Attacks against Customers of Top Brands Bank of America and Wells Fargo by Trickbot
Cybersecurity professionals have to deal with the increasing threat of Trickbot malware.
The malware uses phishing attacks and web injections to target 60 large tech companies’ customers by accessing their personal information and login credentials.
Together with other simple malware such as Dridex, Agent Tesla, DanaBot, and Zeus, Trickbot started as a non-threatening bank trojan.
The carrying out of a major police operation and the 2016 elimination of the Dyre botnet led to the malware’s way more attention.
The international operation led by Europol and the FBI played the role of getting rid of the infrastructure supporting the Emotet Bonnet.
The malware is prevalent among criminals because it can tailor its attacks. Trickbot also can perform many different attacks due to its modular nature.
A recent Check Point Research study shows that many hackers use Trickbot to target organizations. The study indicated how the malware had become an issue for 60 large corporations, most based in the United States.
The malware’s operators do not intend to attack the company directly. Instead, they use Trickbot to leverage the reputations and names of the brands.
Among the brands that Trickbot is targeting, according to the study, are Wells Fargo, Bank of America, Amazon, PayPal, and American Express. Others include RobinHood, Blockchain.com, and the Navy Federal Credit Union.
Firms that the study concluded the Trickbot malware attack belonged to the cryptocurrency, financial firms, and technology industry.
Modules that Trickbot Uses to Steal Victim’s Information
Though the Trickbot can use up to 20 modules, the study discovered three that it paid attention to over the rest.
The three modules caused some of the most straightforward issues to the PCs and affected how the users operated their systems.
These three modules are:
- InjectDII using web injection features.
- TabDLL uses a five-step process.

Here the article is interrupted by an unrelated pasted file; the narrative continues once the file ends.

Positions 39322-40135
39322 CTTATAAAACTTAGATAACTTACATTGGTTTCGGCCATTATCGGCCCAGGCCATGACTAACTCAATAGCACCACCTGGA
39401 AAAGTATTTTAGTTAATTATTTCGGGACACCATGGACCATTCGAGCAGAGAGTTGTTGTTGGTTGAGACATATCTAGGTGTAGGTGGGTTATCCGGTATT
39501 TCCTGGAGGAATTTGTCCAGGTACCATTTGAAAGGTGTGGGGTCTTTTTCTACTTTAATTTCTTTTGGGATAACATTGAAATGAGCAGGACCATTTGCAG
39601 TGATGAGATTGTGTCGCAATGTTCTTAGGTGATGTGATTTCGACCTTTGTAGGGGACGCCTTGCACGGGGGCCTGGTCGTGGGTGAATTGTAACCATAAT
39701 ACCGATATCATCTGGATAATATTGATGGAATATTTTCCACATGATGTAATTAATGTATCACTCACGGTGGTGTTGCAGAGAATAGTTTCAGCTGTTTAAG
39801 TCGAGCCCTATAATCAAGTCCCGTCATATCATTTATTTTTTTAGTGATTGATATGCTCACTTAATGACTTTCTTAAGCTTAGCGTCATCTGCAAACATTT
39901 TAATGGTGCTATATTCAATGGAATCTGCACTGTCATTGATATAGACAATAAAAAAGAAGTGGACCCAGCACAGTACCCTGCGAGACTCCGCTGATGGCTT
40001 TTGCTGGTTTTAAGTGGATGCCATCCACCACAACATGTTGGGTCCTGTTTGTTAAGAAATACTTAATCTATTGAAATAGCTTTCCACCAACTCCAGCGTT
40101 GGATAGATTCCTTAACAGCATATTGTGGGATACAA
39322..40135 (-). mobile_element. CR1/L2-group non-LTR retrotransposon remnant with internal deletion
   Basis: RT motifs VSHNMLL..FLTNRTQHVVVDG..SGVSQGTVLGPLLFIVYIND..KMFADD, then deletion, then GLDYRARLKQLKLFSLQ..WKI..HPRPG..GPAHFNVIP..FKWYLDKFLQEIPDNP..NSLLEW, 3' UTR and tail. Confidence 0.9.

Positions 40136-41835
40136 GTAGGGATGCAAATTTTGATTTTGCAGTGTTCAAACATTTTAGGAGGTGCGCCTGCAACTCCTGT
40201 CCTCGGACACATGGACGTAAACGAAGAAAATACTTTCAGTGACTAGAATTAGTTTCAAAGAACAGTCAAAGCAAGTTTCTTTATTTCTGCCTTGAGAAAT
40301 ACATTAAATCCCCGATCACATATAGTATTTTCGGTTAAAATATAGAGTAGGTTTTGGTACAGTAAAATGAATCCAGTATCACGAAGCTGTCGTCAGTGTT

- Pwgrabc that steals personal credentials.
The study provided the technical details on these three modules to prevent analysis and reverse engineering.
The first module, injectDII, has web injection features that affect a browser session for a user.
The thieves do this by redirecting the users to a counterfeit page they believe one of the large corporations owns.
To prevent detection, the format for injection uses an obfuscated payload.
The second module, TabDLL, has five different steps of stealing a victim’s information.:
- Opening up the LSASS application for the storage of the stolen data.
- Injecting the code into explorer.exe.
- Forcing users to enter their details then locking them out of the session.
- Using MIMIKATZ, the module steals the victim’s credentials from LSASS.
- The module then transports the credentials to the attacker’s command-and-control center.
The module also implores EternalRomance for exploiting and spreading the malware across SMBv1 networks.
The pwgrabc is another module that affects how the malware spreads.
The module steals victims’ credentials from the specific applications that store them, such as Chrome, Firefox, and Internet Explorer.
Login credentials are the most common information this module stole, ensuring the bot can spread without restrictions.
The dangers of the Trickbot are apparent, and researchers have stated they will continue to monitor how it affects users.
Researchers opine that although the Trickbot’s effect is still under investigation, the creation process will not waste.
They argue that users can instill the skill and technology in the future if users can put the bot to better use.
An IBM research study shows that new variants of the Trickbot malware affect computers.
The variants contain specific features that block the researchers as they aim to use reverse engineering to analyze the malware.
Trickbot is most likely to enter into a loop in the code beautification process. Beautification of the code involves cleaning it up for easier readability and analysis.